You can access the file here: https://repository.ifla.org/handle/123456789/2499I hope this new document is useful for all the cataloguing community. Please, write to me if you have comments.

All the best,

Ricardo Santos Muñoz

IFLA’s Cataloguing Section

Standing Committee Member

Information Coordinator

National Library of Spain /Biblioteca Nacional de España

Email: Ricardo.santos@bne.es

The Deutsche Nationalbibliografie and its formats : 1931 to 2030

 

The history of the Deutsche Nationalbibliografie (German National Bibliography) is bound up not only with librarianship but also with technology. Kurt Schneider’s publication (24 pages, 17 illustrations) explores the links between them. It takes the reader on an exciting journey through time from the historic print editions of the Deutsche Nationalbibliografie to the digital editions stored on data carriers, the online formats currently used and the formats that will be used in the future.

This publication is available online, see https://d-nb.info/1261192672/34.

Bibliographic Information in Digital Culture, 3rd International Bibliographic Congress, April 27-30, 2021

This III International Bibliographic Congress was organized by the State Public Scientific and Technical Library of the Siberian Branch of the Russian Academy of Sciences (SPSTL SB RAS), Novosibirsk. It follows the first congress held in 2010 at the Russian National Library and the second in 2015 at the Russian State Library.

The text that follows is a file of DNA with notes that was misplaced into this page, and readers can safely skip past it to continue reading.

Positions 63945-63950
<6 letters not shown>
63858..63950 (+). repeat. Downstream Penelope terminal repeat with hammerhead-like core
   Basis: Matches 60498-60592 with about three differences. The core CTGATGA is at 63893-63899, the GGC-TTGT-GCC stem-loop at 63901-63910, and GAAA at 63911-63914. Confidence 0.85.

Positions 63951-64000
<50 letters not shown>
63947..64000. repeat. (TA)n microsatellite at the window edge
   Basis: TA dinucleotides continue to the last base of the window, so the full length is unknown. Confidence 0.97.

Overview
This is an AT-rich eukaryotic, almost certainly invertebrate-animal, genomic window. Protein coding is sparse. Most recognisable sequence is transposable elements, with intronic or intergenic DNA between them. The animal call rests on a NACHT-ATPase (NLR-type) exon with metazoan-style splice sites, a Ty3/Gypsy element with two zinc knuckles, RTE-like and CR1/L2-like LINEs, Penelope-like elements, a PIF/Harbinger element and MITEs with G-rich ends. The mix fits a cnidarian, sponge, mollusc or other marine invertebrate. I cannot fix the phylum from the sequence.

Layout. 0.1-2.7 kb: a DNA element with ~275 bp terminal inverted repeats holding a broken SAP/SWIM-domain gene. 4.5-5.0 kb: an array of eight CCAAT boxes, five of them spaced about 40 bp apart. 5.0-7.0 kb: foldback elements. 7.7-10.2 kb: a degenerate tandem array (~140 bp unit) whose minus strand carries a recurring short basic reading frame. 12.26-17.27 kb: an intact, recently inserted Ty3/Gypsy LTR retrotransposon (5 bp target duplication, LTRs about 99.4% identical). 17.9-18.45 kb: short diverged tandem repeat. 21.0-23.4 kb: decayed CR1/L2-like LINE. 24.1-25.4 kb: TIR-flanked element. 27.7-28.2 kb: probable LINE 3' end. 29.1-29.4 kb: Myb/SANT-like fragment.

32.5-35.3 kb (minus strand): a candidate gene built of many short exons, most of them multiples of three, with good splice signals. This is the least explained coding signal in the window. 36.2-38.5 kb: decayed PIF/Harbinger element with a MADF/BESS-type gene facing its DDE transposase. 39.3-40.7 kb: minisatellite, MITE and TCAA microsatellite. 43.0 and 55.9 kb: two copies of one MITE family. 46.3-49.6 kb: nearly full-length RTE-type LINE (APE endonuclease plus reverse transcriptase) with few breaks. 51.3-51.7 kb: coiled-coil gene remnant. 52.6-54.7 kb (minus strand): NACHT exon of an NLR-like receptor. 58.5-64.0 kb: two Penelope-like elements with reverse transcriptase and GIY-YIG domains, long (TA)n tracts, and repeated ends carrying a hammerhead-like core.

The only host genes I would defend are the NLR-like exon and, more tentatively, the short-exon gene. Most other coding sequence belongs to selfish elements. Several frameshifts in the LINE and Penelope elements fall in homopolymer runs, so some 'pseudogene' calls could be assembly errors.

Originally to be held in-person in Novosibirsk in September 2020, organizers had to rethink the formula and chose a new date. Re-conceiving the congress format to online, sessions were held during a time-slot broadly convenient to European and Central Asian participants. This opened awareness of the Congress to a broader audience and made it accessible beyond Russia. Statistics presented at the closing session showed 1180 registrants from 32 countries on 5 continents, 950 registrants were from all over Russia. Originally planned for 3 days, the Congress was extended to a fourth day as a total of 112 presentations had to be accommodated.

With its focus on bibliography, the Congress has a clear interest to the Bibliography Section. IFLA colleagues participated in organizing panels, moderating a session and presenting at the plenary session and at concurrent sessions.

The Congress started on April 27 with a plenary session, which included a welcome from Christine Mackenzie, IFLA President, and eight presentations, three from IFLA colleagues.

  • Mauro Guerrini: New perspectives of the Universal Bibliographic Control in the digital era
  • Mathilde Koskas: Report from the Chair of IFLA’s Bibliography Section: National Bibliographies and national bibliographic metadata in the age of mass information
  • Caroline Saccucci: Library of Congress CIP Program: Collecting the U.S. National Imprint

There were two panels at the end of the first day:

  • Using DOI in bibliographic reference – present and prospects for the future (recording)
  • МARC: Replace or remain? Moderator: Caroline Saccucci; panelists: Sally McCallum, Regina Reynolds, Nathan Putnam, Boris Rodionovich Loginov, Olga Nikolaevna Zhlobinskaya. (recording)